What would you do if you suffered 63% burns to your body? And were given a 5% chance of surviving? In 2007 a handsome, vibrant young man named Jamie Hull was faced with precisely this curveball. He had decided to fulfil his life-long dream of becoming a pilot. Near the end of his intensive flying course in Florida and having completed a number of solo flights, Jamie was within sight of his private pilot’s license. Then on another routine flight in a Liberty XL2 two-seater, to clock up his flying hours, Jamie, 1000 feet up, with no parachute and wearing only light summer clothes, suddenly realized his engine was on fire. Within seconds he was no longer flying a plane, but a fireball. Jamie did some incredible quick-thinking – levelling the aircraft 15ft above the ground, slowing to 30 knots, before opening the door, climbing onto the left wing of the plane and leaping out. Alive but horrifically burned, Jamie began a long, painful recovery process. And every day as he pressed on, Jamie found himself questioning his motivation to go on living.
A few months ago, I had the privilege of watching Jamie address an audience in the Painted Hall at the Royal Navy College in London. He had the courage to step out on stage and communicate his story in support of the charity that had supported him – Help for Heroes. Jamie has managed to turn some of his darkest moments into insights of wisdom for communication, impact and creating a difference. By reaching out and telling his story, he has inspired others to believe that they too can navigate their way through difficult times. Communication is so key during difficult times. We as a human race are not the stories and the messages we keep locked in our heads. We are the stories and messages we share in the world. I firmly believe you cannot over-communicate with your employees and your colleagues at times like this. Stay in touch, keep people motivated and let them know you are with them and there for them. These simple, yet-heart felt moments of communication and motivation, can be a powerful way to counterbalancing the impact of curveballs.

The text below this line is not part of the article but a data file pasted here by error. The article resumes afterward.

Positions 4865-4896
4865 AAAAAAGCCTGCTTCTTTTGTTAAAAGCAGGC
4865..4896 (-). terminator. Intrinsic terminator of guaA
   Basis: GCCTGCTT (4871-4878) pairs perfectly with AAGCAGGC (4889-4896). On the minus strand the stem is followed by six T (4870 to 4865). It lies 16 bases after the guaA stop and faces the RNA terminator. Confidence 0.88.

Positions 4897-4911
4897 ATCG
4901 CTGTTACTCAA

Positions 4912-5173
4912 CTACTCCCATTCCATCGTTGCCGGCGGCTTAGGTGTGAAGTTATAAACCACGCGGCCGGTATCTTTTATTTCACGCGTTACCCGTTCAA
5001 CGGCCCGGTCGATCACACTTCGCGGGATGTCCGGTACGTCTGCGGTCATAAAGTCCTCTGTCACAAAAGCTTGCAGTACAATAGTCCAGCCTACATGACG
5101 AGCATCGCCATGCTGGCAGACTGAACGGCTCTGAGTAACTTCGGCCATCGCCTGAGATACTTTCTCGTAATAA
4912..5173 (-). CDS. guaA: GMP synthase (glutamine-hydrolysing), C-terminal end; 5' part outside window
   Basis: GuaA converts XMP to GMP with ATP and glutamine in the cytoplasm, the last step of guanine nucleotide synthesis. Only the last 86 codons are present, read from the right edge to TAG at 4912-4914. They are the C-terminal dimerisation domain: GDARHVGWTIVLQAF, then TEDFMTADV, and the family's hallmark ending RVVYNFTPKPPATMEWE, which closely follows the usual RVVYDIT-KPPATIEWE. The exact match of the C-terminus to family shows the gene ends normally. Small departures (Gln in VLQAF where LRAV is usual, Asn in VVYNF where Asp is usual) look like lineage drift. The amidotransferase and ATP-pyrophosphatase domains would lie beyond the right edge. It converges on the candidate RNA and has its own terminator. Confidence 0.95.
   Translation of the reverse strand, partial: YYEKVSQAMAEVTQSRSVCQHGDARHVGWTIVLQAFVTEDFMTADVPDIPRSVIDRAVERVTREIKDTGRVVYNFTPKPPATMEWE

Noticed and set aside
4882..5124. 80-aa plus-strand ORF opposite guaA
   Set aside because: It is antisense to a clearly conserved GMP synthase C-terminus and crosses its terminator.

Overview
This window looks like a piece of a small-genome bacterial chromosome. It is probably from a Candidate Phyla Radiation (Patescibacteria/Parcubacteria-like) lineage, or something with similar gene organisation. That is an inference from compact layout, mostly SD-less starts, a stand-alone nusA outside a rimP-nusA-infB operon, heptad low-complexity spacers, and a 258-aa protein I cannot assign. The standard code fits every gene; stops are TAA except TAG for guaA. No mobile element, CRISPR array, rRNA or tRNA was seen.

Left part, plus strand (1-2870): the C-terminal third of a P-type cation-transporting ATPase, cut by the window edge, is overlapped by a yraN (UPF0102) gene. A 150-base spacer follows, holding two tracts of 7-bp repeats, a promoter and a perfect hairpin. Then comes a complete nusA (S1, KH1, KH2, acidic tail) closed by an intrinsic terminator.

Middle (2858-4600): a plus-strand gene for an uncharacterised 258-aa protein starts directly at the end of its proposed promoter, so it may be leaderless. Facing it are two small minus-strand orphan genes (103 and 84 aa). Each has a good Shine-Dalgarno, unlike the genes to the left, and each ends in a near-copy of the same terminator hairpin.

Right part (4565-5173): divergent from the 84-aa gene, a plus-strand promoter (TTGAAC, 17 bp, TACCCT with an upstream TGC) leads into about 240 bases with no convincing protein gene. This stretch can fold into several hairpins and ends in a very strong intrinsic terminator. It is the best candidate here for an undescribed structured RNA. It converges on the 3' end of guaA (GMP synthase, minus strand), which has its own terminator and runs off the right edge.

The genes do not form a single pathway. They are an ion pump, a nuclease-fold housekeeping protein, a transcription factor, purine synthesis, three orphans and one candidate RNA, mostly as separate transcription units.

On Saturday 13th September 2014 at 3.31pm I received an email from my friend Anna. She wrote to me from a well-known children’s hospital in London to say her four-year-old little girl, Claudia, had been diagnosed with Leukaemia. Nine years earlier, Anna and I had met walking our dogs in a London park. Her mother had met me first and said you must meet my daughter, you and she are going to become the best of friends. And we did. From wild nights out to deep existential conversations, we delighted in finding each other and the universe bringing us together.